“Partnerships, they don’t typically last this long without getting into all sorts of arguments and fights. Jim and I have never fought. We disagree on things but we work them out.”
From its inception in 1929, as what was then a Richmond branch of a Baltimore-based company, Atlantic Electrical Supply Corp. had always been a family-run company.
It started with I.R. Levet and his two business partners, Max and Joe Lehman.
From their first shop downtown on 8th Street, they grew the business over the years selling things like switches and wires and had a big market peddling GE brand light bulbs to all the hardware and drug stores.
Over time, newer generations from both the Levet and Lehman families came to work at the company, including Levet’s two sons and grandsons.
“In our heyday there were eight family members running this business,” said Steve Levet, a grandson of I.R. who until a sale in late December owned the company with his cousin David since the 1990s.
The sale to Washington, D.C.-based Encompass Supply, terms of which weren’t disclosed, brought an end to that run of Levet family ownership.
The reason, Steve said: “My kids and David’s kids didn’t want to get into it.”
He added, “It gets to a point where you’ve got to do something. We always joked ‘don’t get hurt over the weekend’ because it’d be very difficult for one of us to run the business by ourselves.”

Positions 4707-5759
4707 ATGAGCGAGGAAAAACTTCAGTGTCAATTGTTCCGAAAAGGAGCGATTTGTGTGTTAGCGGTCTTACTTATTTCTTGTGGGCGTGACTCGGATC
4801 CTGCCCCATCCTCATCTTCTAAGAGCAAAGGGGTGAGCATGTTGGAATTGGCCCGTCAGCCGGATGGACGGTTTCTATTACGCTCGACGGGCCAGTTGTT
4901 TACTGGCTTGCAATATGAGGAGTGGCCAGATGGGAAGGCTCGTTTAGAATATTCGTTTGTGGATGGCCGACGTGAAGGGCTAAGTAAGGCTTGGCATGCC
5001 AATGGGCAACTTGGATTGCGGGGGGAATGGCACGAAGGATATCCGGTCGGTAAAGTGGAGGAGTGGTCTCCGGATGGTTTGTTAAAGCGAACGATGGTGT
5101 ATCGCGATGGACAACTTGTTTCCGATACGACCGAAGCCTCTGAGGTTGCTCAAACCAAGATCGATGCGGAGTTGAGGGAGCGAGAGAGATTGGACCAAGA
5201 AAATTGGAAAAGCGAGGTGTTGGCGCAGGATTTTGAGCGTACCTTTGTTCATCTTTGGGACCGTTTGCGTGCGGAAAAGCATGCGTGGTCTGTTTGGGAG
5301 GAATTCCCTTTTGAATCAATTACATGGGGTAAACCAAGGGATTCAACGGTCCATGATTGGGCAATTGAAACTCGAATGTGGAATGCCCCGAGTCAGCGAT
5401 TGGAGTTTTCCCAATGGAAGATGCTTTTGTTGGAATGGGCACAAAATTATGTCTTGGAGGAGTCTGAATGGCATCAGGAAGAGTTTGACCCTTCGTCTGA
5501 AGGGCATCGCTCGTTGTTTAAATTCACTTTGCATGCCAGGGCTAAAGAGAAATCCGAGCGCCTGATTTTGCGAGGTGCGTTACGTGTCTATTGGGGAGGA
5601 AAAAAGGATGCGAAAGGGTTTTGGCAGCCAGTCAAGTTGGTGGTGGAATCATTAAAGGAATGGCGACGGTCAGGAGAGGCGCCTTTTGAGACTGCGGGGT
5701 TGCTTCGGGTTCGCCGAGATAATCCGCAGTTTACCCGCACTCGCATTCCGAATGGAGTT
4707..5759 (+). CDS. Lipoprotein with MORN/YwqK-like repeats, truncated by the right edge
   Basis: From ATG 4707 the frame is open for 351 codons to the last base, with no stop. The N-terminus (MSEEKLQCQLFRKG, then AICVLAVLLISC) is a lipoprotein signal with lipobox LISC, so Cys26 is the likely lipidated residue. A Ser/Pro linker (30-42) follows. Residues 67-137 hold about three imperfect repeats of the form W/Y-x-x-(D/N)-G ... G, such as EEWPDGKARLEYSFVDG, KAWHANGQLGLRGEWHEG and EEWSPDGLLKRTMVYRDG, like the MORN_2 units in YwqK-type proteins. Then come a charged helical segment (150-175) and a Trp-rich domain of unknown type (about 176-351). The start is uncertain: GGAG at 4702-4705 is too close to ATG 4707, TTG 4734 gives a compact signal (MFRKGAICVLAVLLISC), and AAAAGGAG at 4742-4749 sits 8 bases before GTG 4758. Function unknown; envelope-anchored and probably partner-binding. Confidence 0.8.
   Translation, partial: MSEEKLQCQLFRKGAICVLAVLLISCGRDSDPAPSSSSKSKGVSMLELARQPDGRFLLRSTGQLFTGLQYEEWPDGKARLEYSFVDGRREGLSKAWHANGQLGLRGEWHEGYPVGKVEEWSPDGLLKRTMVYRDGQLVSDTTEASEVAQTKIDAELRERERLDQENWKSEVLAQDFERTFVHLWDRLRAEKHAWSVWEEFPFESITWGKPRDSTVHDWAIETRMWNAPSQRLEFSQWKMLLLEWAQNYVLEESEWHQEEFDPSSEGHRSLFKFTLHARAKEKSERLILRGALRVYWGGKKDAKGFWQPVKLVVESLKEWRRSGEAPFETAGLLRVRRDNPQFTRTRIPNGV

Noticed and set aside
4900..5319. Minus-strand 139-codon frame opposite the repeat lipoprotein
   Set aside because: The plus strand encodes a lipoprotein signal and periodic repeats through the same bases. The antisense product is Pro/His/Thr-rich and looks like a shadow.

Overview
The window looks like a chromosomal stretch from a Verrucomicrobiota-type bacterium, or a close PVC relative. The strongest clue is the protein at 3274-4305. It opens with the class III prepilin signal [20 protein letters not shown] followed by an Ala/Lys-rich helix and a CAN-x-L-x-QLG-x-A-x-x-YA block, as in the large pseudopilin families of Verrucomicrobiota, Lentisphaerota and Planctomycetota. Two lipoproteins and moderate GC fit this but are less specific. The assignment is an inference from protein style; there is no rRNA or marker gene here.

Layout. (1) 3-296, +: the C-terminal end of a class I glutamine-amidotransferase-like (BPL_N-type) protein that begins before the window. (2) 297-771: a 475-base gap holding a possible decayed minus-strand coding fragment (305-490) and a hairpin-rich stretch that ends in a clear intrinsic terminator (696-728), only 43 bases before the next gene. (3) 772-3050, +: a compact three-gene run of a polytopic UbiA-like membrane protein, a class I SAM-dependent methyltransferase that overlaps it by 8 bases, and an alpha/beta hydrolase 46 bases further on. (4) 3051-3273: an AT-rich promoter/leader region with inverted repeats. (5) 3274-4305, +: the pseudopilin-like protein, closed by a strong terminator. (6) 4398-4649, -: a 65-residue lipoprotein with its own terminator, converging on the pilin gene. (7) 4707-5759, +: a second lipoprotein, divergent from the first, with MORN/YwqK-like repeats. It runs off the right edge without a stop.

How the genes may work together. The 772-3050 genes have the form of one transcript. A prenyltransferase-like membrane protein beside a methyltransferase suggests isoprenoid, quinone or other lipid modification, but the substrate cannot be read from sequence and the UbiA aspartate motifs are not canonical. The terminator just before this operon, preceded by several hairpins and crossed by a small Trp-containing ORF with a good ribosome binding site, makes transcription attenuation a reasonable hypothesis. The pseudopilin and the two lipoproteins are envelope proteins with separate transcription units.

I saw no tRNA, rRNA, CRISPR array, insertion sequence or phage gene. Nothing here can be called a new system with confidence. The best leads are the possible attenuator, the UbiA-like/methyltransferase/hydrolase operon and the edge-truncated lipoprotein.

While succession planning was on their minds, the sale was kickstarted in part by increased interest in Atlantic Electrical’s real estate.
The company’s longtime home at 2117 Westwood Ave. is in the pathway of increasing development in the Westwood area, in part as a spillover of nearby Scott’s Addition. Knowing that the time may be right to sell the building, Levet said they had to also figure out what to do with the business. They wanted to do right by the company’s eight employees.
“With all the activity in the area there’s been a lot of interest in the building,” Steve said. “I didn’t just want to sell the building, roll it up and put everybody out of work.”
It all came together in 2021. First, they were approached by local businessman and real estate developer Jay Nichols who wanted the Westwood property to the tune of $3.8 million.
“Then within a week or so we’d been approached by Encompass,” Levet said.
Both offers gave them what they needed: buyers for both parts of the business whom they were comfortable with. Then it all played out quickly.
“We were negotiating two deals at once for the building and the business. It all closed on the same day right before Christmas,” Steve said.
Atlantic Electrical now trades as Encompass Supply, with Richmond operating as one of its main outposts. With the real estate sold to Nichols, Encompass has leased new space at 1801 W. Marshall St. and will move in later this year.
The Levets, for now, are sticking around as employees of Encompass, still working with Atlantic’s other employees and its customers.
“David and I still here working just as hard as we ever have,” Steve said.
They’ve had plenty of mixed emotions about it all, including having to let go of some control.
“It’s a hard thing having been responsible for everything for so many years to let go of that responsibility. It takes getting used to, to pass the baton so-to-speak,” Steve said.
There are also thoughts of what their Levet predecessors would think of such a deal. Steve said he and David have pondered what those conversations might have been like.
“I think my grandfather, dad and my uncle would all three be OK with it,” he said.